Guinness Is Changing For Vegetarians

Guinness is changing its 256 years-old recipe so it can become vegetarian friendly.

From next year the Irish brewery giant, which was set up in Dublin in 1759 by Arthur Guinness, will stop using fish bladders as a filtration agent. In a response to a long campaign by vegetarians and vegans for the move, it will allow them to drink the stout without being forced to consume animal-related products. Fish bladders made into a 'isinglass' paste has been used in the brewery trade since the 19th century as they help to remove yeast from beer and make it settle faster. Any home-brewer will tell you that!

A spokesperson for Guinness is reported to have said, ''We are conscious that isinglass may represent a barrier to consumption of our products to some. As part of our ongoing efforts to further improve the way we make or products, we are seeking alternatives.''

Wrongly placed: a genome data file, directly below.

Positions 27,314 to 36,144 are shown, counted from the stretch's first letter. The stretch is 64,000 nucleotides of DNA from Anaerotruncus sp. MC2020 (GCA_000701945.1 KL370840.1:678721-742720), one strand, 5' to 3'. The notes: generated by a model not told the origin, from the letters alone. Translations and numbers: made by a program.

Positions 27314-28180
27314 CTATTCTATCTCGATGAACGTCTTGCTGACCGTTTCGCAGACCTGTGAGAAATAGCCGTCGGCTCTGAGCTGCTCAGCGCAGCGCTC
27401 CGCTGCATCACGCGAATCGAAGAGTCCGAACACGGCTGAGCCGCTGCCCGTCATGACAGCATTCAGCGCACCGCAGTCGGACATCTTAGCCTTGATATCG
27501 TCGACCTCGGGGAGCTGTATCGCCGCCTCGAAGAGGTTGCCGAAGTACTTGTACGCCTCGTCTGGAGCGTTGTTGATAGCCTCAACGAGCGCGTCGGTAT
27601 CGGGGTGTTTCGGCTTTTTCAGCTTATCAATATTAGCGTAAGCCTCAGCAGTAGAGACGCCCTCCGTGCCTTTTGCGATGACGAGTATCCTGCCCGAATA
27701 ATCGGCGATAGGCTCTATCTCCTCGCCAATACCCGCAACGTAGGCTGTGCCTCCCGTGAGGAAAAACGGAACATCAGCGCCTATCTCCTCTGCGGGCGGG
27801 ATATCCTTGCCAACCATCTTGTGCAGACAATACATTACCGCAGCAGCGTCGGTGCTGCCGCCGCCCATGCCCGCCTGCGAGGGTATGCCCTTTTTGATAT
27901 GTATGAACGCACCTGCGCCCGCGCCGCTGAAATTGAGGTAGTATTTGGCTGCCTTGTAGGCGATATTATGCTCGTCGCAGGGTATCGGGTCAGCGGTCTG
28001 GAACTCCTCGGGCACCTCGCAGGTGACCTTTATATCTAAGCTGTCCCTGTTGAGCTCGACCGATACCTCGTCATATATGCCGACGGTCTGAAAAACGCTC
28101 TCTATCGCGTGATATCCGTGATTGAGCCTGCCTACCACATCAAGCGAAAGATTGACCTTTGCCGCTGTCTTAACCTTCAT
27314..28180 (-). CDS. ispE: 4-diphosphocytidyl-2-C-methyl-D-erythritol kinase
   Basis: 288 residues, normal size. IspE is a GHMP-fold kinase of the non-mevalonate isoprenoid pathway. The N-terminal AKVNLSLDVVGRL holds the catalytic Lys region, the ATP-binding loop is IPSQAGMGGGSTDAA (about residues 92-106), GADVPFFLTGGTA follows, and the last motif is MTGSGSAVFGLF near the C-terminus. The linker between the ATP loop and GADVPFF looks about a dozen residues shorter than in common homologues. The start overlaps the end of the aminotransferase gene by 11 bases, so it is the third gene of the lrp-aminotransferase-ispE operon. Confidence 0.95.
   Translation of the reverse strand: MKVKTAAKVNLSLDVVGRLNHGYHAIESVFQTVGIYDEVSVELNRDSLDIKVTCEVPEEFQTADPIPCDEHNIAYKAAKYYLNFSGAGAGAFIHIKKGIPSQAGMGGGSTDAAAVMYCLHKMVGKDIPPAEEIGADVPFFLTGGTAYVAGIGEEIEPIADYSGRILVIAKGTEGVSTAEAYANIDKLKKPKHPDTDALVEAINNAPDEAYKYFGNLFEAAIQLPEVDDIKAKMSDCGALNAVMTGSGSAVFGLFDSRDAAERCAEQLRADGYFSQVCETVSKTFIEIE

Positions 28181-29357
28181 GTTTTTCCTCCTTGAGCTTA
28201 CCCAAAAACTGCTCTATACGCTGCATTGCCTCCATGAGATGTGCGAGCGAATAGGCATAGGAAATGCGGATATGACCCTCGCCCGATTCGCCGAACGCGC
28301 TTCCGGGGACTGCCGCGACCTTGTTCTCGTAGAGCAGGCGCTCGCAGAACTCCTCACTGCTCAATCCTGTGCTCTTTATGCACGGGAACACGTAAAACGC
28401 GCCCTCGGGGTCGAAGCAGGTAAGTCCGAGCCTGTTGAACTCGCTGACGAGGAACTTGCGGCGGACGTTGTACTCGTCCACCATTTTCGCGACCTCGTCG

Vegans and vegetarians have highlighted that breweries are not required to state the use of isinglass on the bottle or can. Breweries have long sought for its exemption from EU labelling rules on the basis that isinglass has been used for decades with no recorded side effects.

It was reported yesterday that Guinness is looking at two filtration methods that do not require isinglass. Most brewers today now use synthetic gelatins to help remove excess yeast from the beer. However, it is reported that only nine months ago, Guinness wrote to Barnivore, an online guide to vegan beer and wine, suggesting no alternative could be found to filter its stout.

Guinness's headquarters have been based in London since 1932 and the company is now part of the Diageo multinational drinks empire - hardly Irish any longer!    



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